‘We’re too tense’: Utah Jazz debate what is and isn’t behind their latest late-game implosion

The team has ruled out voodoo hexes and magic, and some — but not all — have discounted psychological hurdles.

Utah Jazz's Donovan Mitchell (45) speaks with coach Quin Snyder during the second half of the team's NBA basketball game against the Phoenix Suns on Friday, April 8, 2022, in Salt Lake City. (AP Photo/Rick Bowmer)

The Utah Jazz held a 17-point lead over the Phoenix Suns going into the fourth quarter Friday night at Vivint Arena.

Any guesses what happened after that?

Yeah, you can probably figure it out at this point.

In the final 12 minutes …

… they shot 3 for 20 from the field.

… they went 1 for 9 from 3-point range.

… they committed three turnovers.

… they allowed Phoenix to shoot 14 for 21.

… they were outscored 36-13.

Utah’s 111-105 defeat was its sixth loss this season after leading by double digits in the fourth quarter. They had a chance to wrap up fifth place in the Western Conference playoffs and choked it away.

As for why they continue to do that and what can be done about it?

Well, coach Quin Snyder apparently has a firm grasp on what isn’t the problem.

“I don’t think there’s some sort of voodoo hex floating around. Maybe there’s little anxieties,” he said.

“I don’t think it’s some sort of magical thing that we’re doomed to lose a lead,” he said.

“I don’t see a team day to day that has some sort of psychological hurdle to overcome. It’s more about just flat-out execution, digging in, and focus, and being able to get from one play to the next,” he said.

Really? No psychological hurdle?

Donovan Mitchell — who took the blame for shooting 0 for 6 in the fourth quarter — conceded “We gotta play free. We’re too tense, all of us,” but ultimately agreed with his coach.

“It can be a mental thing, it can be. I’m not gonna speak for everybody else when I say [this] — I don’t feel like it’s that way for us. We just play tense,” he said. “… You can sit here and say, ‘Oh, it’s mental’ — it may feel that way, it damn sure feels that way in the arena. But if we go there, then we’ve already lost the game at that point.”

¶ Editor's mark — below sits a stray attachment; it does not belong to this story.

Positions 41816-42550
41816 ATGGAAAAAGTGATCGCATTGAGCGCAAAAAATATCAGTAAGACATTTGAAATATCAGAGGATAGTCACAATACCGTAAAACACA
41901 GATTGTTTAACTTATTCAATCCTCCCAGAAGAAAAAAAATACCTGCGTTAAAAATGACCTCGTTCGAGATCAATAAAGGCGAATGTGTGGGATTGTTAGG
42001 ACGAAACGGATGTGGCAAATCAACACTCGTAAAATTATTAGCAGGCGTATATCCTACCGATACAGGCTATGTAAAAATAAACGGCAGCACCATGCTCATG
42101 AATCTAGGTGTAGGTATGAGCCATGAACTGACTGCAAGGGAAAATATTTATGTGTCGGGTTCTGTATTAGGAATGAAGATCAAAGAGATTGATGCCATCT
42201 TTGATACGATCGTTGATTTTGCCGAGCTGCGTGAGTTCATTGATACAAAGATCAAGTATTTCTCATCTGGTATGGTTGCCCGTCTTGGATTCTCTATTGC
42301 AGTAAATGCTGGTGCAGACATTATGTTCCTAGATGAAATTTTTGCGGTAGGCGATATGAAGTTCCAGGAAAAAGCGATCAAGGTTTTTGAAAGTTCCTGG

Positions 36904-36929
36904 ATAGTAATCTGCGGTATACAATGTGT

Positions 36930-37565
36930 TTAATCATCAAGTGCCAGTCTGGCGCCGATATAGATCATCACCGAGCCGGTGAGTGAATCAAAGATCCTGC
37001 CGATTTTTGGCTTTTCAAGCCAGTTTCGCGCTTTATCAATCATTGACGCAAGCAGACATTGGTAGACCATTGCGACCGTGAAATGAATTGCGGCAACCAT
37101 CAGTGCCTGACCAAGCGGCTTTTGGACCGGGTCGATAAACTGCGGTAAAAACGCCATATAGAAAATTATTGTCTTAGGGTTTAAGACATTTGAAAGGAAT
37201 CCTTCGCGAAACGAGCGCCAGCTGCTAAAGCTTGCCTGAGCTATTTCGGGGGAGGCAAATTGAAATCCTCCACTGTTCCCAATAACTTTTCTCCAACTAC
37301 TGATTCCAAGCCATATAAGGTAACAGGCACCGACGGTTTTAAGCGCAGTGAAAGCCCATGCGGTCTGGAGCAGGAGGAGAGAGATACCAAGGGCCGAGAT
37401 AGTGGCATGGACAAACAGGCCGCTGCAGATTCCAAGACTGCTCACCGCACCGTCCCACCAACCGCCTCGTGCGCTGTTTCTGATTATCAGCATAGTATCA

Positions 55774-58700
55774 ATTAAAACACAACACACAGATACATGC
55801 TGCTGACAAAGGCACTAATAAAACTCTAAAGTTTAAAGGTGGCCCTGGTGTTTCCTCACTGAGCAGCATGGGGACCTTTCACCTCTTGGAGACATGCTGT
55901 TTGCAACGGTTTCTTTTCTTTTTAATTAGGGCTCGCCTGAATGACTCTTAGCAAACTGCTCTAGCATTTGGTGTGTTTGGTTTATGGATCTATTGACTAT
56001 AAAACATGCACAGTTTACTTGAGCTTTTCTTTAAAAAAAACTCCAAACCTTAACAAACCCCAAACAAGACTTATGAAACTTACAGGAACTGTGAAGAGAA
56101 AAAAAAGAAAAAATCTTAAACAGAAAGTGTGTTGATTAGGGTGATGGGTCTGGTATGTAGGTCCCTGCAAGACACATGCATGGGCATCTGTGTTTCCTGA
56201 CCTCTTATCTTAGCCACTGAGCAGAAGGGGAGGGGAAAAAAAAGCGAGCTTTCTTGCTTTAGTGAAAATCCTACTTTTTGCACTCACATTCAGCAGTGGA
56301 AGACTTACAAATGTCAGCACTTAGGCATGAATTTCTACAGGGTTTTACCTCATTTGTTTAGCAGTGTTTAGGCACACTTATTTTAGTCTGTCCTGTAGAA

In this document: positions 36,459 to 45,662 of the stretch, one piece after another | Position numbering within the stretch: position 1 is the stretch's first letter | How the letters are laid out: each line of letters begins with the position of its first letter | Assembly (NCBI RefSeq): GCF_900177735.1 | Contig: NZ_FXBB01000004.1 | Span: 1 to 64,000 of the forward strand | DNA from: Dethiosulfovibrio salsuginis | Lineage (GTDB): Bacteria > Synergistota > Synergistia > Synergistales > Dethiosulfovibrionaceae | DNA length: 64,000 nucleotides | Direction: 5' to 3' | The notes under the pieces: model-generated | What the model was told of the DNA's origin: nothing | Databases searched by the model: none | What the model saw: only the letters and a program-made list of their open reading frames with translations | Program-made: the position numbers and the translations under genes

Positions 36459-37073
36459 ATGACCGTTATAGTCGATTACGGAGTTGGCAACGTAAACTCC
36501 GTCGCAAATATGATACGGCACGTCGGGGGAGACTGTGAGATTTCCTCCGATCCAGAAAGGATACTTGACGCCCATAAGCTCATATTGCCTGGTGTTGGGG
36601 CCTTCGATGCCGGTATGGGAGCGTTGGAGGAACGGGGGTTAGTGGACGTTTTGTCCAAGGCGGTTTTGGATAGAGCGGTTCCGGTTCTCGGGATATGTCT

Rudy Gobert, meanwhile, kinda took the opposite viewpoint.

“I think we do overthink a little bit in the fourth, in crunch time, when we’re up 17 and they creep back to 10, and then to four, and then they tie the game,” he said.

Regardless, Snyder wasn’t wrong about there being problems with execution.

Ball movement, or lack thereof late — just six assists after halftime — was an issue. Which led to bad shots. Which led to poor defense.

“When we don’t have efficient possessions offensively, it becomes much more difficult to defend,” said Snyder.

“The ball didn’t move like it was moving in the third,” added Gobert. “We also didn’t get the stops that allowed us to run. And those two things … Once again, we lost our flow offensively, we stopped playing the way we were playing earlier.”

If all of that sounds familiar, well, that’s because it is.

“I feel like it’s what happens pretty much every time,” Gobert said.

“It’s been the same answer all year,” Mitchell concurred.

They’re still trying to hold onto the idea that because they have such brilliant moments in quarters 1-3, that because they can get themselves into the position of leading the Suns by 17, they’re still perhaps just a few tweaks away from putting it all together.

It might be all they’ve got at this point.

“We did a lot of good things to put ourselves in the position we were in. And as we got into crunch time, we didn’t continue to do those things,” Snyder said. “… I believe in this team. We need to take ownership of the things we need to do better. This team has always been able to do that. No one’s run from their mistakes.”

Mitchell, meanwhile, ended his night by pleading with Jazz fans not to run to the exit doors.

“I know it sucks — fans, hang with us, man,” he said. “I promise you, we’ll be alright. I promise you.”